Glossary: A to Z on the Budget

Budget 2013: A glossary
A to Z of Budget terms Photo: Reuters

'Bedroom tax': The nickname given by campaigners to the controversial changes to housing benefit. Those living in social housing who are deemed to have a spare bedroom will be asked to downsize or face a cut in benefits from April. But there are exemptions.

Budget: The Budget is a statement made every year by the government on how it is going to get the money it needs to spend on the country.

CPI / RPI: The Consumer Prices Index and the Retail Prices Index measure the changes from month to month in the cost of a representative "basket" of goods and services bought by consumers within the UK.

Credit crunch: Refers to the situation where banks and other lenders cut back their lending at the same time, due to fears about borrowers ability to repay.

Credit rating: An assessment given to debts and borrowers by a ratings agency based on their creditworthiness.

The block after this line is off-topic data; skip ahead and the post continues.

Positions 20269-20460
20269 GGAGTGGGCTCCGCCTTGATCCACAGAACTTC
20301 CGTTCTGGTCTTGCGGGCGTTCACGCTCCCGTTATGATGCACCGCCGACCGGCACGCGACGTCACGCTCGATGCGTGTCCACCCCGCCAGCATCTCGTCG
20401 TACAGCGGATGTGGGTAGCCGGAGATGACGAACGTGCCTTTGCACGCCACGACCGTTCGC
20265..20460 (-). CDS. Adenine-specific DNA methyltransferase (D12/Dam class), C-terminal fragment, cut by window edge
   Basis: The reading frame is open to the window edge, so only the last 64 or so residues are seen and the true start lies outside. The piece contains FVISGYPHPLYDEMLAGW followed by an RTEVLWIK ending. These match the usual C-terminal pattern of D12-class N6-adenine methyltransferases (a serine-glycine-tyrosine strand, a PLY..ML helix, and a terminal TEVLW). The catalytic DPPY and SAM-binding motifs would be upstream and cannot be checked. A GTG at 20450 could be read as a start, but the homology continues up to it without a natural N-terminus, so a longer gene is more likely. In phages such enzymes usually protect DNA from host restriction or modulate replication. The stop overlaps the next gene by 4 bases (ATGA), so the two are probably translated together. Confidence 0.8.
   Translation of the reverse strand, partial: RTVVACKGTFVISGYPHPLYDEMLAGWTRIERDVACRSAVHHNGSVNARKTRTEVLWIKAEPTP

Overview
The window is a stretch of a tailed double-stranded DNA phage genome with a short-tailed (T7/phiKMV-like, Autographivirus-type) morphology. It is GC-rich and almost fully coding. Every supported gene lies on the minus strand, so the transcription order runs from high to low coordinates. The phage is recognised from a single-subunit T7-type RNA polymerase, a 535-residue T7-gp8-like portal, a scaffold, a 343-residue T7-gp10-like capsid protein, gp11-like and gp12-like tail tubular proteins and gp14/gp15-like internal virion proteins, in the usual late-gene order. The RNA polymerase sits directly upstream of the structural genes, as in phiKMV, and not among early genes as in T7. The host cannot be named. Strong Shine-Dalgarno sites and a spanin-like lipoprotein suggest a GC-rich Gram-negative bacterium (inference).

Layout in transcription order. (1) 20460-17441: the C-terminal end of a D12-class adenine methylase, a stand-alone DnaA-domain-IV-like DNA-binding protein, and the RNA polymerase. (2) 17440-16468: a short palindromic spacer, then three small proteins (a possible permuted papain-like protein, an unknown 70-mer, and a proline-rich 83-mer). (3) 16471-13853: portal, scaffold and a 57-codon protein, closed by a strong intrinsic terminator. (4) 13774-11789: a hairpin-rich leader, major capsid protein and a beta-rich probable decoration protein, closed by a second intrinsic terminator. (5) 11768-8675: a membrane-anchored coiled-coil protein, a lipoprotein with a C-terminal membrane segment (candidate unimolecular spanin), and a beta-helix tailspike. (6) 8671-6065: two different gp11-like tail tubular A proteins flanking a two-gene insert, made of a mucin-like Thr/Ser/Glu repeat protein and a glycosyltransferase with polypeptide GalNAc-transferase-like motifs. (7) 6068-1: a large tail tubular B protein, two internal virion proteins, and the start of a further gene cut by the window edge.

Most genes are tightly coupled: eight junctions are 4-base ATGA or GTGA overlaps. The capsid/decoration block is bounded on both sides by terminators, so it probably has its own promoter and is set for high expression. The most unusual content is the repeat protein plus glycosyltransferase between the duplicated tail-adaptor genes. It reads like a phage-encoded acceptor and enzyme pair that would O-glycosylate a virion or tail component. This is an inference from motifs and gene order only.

Deficit: The gap between what the government gets into their coffers, and what they spend. At the moment they are spending a lot more than they get in - so have to borrow from the financial markets to make up the shortfall. So, the deficit is a bit like money you spend on your credit card that you don't have.The debt is your credit card bill that rolls up, with interest, if you never pay it off.

Duty: A type of tax charged on certain items such as cigarettes and alcohol.

Fuel Duty: Tax imposed on the sale of fuel.

GDP: Gross Domestic Product, a measure of a country's economic productivity.

Inflation: The general level of goods and services prices going up.

Interest rates: The rate at which interest is paid by a borrower for the use of money that they borrow from a lender.

OBR: Office for Budget Responsibility. It was formed in May 2010 to make an independent assessment of the public finances and the economy, the public sector balance sheet and the long term sustainability of the public finances.

ONS: Office for National Statistics. It produces economic statistics that measure the UK economy in different ways.

Red Briefcase: The suitcase traditionally contains the Chancellor's Budget speech. Before going to Parliament to deliver the statement, the Chancellor holds up the red box outside No11 to waiting photographers.

VAT: Value Added Tax is a sales tax on good and services that goes to the government